The most popular microcomputer operating systems are
DOS the original operating system for International Business Machines (IBM) and IBM compatible microcomputers.
Windows not an operating system but an environment that extends the capability of DOS.
Windows 95 a widely used operating system with the built-in internet support.
Windows 98 a new operating system with the intensive internet and multimedia support.
Windows NT a powerful operating system designed for powerful microcomputers.
OS/2 Warp the operating system developed by IBM for powerful microcomputers.
Macintosh Operating System the standard operating system for Apple Corporation’s Macintosh computers.
Unix an operating system originally developed for microcomputers that can run on many of the powerful microcomputers.
Disk Operating System
DOS’s original developer Microsoft Corporation sells it under the name MS-DOS. It was originally standard operating system for all microcomputers which were IBM compatible or DOS based.
1. Even today DOS is still widely used operating system.
2. An enormous number of application programs have been written for DOS. Indeed more specialized software is available for DOS for than any other operating system.
3. DOS runs on many computers, old and new that are cheap.
1. It can support very limited primary storage.
2. It can be used only for single-tasking and not for multi-tasking.
3. It uses character-based interface.
Windows 98
Windows like Windows 95, Window 98 and Windows NT is not a operating system, rather an operating environment. While Windows 95, Windows 98 and Window NT are operating systems. But Windows 98 is one of the most popular operating systems being used nowadays. It is an advanced version, designed for today’s very powerful microcomputers.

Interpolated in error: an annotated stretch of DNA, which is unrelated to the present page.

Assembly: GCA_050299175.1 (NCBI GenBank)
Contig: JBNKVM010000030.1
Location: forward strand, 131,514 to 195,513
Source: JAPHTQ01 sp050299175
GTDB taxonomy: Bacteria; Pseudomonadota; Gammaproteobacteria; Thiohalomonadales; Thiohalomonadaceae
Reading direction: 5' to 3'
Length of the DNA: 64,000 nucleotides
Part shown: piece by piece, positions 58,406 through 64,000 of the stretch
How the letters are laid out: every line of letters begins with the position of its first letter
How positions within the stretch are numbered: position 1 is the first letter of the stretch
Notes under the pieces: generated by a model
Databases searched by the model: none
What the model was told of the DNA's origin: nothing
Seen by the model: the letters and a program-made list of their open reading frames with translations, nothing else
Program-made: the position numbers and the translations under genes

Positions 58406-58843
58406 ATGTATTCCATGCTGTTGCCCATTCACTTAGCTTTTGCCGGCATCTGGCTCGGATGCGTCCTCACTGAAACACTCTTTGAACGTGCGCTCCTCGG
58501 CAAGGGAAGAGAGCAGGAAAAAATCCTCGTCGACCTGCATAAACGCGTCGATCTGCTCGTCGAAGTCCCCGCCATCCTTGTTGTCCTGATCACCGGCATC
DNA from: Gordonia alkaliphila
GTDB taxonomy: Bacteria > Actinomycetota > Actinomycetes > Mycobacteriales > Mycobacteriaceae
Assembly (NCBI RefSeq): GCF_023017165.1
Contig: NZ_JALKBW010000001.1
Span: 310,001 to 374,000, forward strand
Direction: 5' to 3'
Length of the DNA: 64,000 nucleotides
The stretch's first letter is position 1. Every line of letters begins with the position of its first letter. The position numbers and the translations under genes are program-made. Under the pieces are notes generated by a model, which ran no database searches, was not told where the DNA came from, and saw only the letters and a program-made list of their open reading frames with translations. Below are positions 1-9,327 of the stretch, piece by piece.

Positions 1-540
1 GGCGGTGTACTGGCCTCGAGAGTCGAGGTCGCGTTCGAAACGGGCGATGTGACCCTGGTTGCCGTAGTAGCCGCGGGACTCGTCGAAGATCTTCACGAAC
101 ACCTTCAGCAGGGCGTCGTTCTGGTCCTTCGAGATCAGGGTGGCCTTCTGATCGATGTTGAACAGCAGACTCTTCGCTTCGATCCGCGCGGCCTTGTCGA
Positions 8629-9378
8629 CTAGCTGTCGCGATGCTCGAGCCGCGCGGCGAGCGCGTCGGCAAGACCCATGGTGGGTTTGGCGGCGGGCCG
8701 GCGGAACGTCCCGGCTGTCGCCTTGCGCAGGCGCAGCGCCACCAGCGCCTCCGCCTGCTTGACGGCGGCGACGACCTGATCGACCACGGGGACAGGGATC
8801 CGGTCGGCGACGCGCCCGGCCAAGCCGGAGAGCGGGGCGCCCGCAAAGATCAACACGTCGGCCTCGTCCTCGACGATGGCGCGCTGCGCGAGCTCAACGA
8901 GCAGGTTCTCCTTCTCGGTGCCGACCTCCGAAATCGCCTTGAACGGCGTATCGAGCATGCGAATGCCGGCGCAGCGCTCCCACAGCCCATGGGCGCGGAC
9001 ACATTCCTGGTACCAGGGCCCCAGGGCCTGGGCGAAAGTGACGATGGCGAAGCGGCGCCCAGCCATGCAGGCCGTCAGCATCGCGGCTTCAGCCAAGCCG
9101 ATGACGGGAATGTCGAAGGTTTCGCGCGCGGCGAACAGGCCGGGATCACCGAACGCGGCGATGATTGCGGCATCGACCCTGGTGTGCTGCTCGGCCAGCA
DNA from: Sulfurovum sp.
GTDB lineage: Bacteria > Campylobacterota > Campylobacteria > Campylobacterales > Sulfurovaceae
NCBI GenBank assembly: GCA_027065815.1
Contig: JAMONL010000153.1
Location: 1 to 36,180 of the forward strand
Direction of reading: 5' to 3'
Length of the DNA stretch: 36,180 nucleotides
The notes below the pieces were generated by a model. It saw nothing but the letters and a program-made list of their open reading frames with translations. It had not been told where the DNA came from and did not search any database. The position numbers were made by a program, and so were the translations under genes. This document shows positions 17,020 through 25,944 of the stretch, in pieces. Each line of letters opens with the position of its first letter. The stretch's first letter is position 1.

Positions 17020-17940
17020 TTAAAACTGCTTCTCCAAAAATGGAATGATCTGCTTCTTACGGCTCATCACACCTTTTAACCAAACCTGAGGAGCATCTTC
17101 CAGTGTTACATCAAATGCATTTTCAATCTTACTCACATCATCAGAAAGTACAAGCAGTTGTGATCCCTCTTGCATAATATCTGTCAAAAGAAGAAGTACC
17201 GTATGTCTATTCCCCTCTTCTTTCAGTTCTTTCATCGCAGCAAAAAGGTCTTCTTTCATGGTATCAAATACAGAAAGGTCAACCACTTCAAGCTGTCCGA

1. It is faster in many common tasks like starting up loading applications and shutting down. It includes a Tune-up wizard automatically monitors system operation and suggest ways to improve performance.
2. Windows 98 is fully integrated with Microsoft’s browser, Internet Explorer, making Internet access easier and faster.
3. Plug and play capability is extended to support the newest advance in technology. Multiple views of an application or multiple applications can be viewed on separate monitors simultaneously.
4. Windows 98 has advanced audio and video capability. With a tuner card, TV on microcomputers monitor can be watched.
1. Windows 98 requires at least a Pentium Microprocessor to operate effectively. Besides more hard disk space and memory are necassary.
2. Fewer applications have been written specifically for it. It can however run most DOS, Windows and Windows 95 applications.
COMPUTER LANGUAGE
Language is a system for representation and communication of information or data. Like human beings, a language or signal is required to communicate between two persons. Similarly, we cannot obtain any result by computer without langtage. Computer does not understand directly what we are communicating with computer as English or Arabic, it understands only machine language (binary codes 0-1). Computer translates English language into machine codes through interpreter then process instructions and give us the results.